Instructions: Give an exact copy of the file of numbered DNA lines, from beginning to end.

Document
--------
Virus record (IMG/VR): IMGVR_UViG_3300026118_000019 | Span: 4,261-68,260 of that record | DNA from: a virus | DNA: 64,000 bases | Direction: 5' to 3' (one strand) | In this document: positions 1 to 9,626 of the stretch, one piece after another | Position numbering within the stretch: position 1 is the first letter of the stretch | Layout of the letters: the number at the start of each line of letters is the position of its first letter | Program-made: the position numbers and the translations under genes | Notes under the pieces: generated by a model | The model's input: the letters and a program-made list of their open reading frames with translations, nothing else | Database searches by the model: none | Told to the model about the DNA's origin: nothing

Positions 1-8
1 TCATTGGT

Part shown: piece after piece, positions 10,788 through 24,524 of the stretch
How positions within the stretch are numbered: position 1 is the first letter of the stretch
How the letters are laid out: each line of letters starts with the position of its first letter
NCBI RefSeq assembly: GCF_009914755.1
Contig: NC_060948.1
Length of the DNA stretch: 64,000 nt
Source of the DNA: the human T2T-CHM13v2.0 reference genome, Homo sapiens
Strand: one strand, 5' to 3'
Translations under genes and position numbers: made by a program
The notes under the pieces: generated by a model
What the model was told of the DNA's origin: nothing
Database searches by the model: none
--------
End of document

Virus record (IMG/VR): IMGVR_UViG_3300026118_000019 | Span: 4,261-68,260 of that record | DNA from: a virus | DNA: 64,000 bases | Direction: 5' to 3' (one strand) | In this document: positions 1 to 9,626 of the stretch, one piece after another | Position numbering within the stretch: position 1 is the first letter of the stretch | Layout of the letters: the number at the start of each line of letters is the position of its first letter | Program-made: the position numbers and the translations under genes | Notes under the pieces: generated by a model | The model's input: the letters and a program-made list of their open reading frames with translations, nothing else | Database searches by the model: none | Told to the model about the DNA's origin: nothing

Positions 1-8
1 TCATTGGT

Part shown: piece after piece, positions 10,788 through 24,524 of the stretch
How positions within the stretch are numbered: position 1 is the first letter of the stretch
How the letters are laid out: each line of letters starts with the position of its first letter
NCBI RefSeq assembly: GCF_009914755.1
Contig: NC_060948.1
Length of the DNA stretch: 64,000 nt
Source of the DNA: the human T2T-CHM13v2.0 reference genome, Homo sapiens
Strand: one strand, 5' to 3'
Translations under genes and position numbers: made by a program
The notes under the pieces: generated by a model
What the model was told of the DNA's origin: nothing
Database searches by the model: none